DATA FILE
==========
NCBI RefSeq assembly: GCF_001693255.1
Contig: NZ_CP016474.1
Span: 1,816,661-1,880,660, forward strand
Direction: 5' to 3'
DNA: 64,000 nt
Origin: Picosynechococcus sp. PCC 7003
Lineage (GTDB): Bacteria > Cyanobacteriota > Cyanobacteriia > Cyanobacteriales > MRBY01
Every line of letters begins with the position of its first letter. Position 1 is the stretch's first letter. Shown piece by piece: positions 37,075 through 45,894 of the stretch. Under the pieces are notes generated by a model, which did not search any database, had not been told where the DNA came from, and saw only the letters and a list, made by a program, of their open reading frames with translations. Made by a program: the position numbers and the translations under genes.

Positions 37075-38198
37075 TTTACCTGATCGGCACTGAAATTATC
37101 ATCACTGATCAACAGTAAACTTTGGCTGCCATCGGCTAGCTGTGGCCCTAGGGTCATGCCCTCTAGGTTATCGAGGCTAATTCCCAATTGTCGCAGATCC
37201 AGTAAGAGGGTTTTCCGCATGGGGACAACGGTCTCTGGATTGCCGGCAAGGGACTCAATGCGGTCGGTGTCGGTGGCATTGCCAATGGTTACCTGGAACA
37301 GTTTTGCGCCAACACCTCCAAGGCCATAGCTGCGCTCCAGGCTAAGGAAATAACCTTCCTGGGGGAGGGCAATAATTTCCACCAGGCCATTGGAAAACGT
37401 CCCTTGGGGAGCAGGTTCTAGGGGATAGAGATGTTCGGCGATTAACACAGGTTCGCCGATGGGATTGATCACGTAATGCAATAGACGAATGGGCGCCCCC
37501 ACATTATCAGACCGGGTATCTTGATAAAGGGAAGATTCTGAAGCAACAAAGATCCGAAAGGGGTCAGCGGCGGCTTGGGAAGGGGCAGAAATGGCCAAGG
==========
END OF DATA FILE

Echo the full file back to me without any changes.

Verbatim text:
NCBI RefSeq assembly: GCF_001693255.1
Contig: NZ_CP016474.1
Span: 1,816,661-1,880,660, forward strand
Direction: 5' to 3'
DNA: 64,000 nt
Origin: Picosynechococcus sp. PCC 7003
Lineage (GTDB): Bacteria > Cyanobacteriota > Cyanobacteriia > Cyanobacteriales > MRBY01
Every line of letters begins with the position of its first letter. Position 1 is the stretch's first letter. Shown piece by piece: positions 37,075 through 45,894 of the stretch. Under the pieces are notes generated by a model, which did not search any database, had not been told where the DNA came from, and saw only the letters and a list, made by a program, of their open reading frames with translations. Made by a program: the position numbers and the translations under genes.

Positions 37075-38198
37075 TTTACCTGATCGGCACTGAAATTATC
37101 ATCACTGATCAACAGTAAACTTTGGCTGCCATCGGCTAGCTGTGGCCCTAGGGTCATGCCCTCTAGGTTATCGAGGCTAATTCCCAATTGTCGCAGATCC
37201 AGTAAGAGGGTTTTCCGCATGGGGACAACGGTCTCTGGATTGCCGGCAAGGGACTCAATGCGGTCGGTGTCGGTGGCATTGCCAATGGTTACCTGGAACA
37301 GTTTTGCGCCAACACCTCCAAGGCCATAGCTGCGCTCCAGGCTAAGGAAATAACCTTCCTGGGGGAGGGCAATAATTTCCACCAGGCCATTGGAAAACGT
37401 CCCTTGGGGAGCAGGTTCTAGGGGATAGAGATGTTCGGCGATTAACACAGGTTCGCCGATGGGATTGATCACGTAATGCAATAGACGAATGGGCGCCCCC
37501 ACATTATCAGACCGGGTATCTTGATAAAGGGAAGATTCTGAAGCAACAAAGATCCGAAAGGGGTCAGCGGCGGCTTGGGAAGGGGCAGAAATGGCCAAGG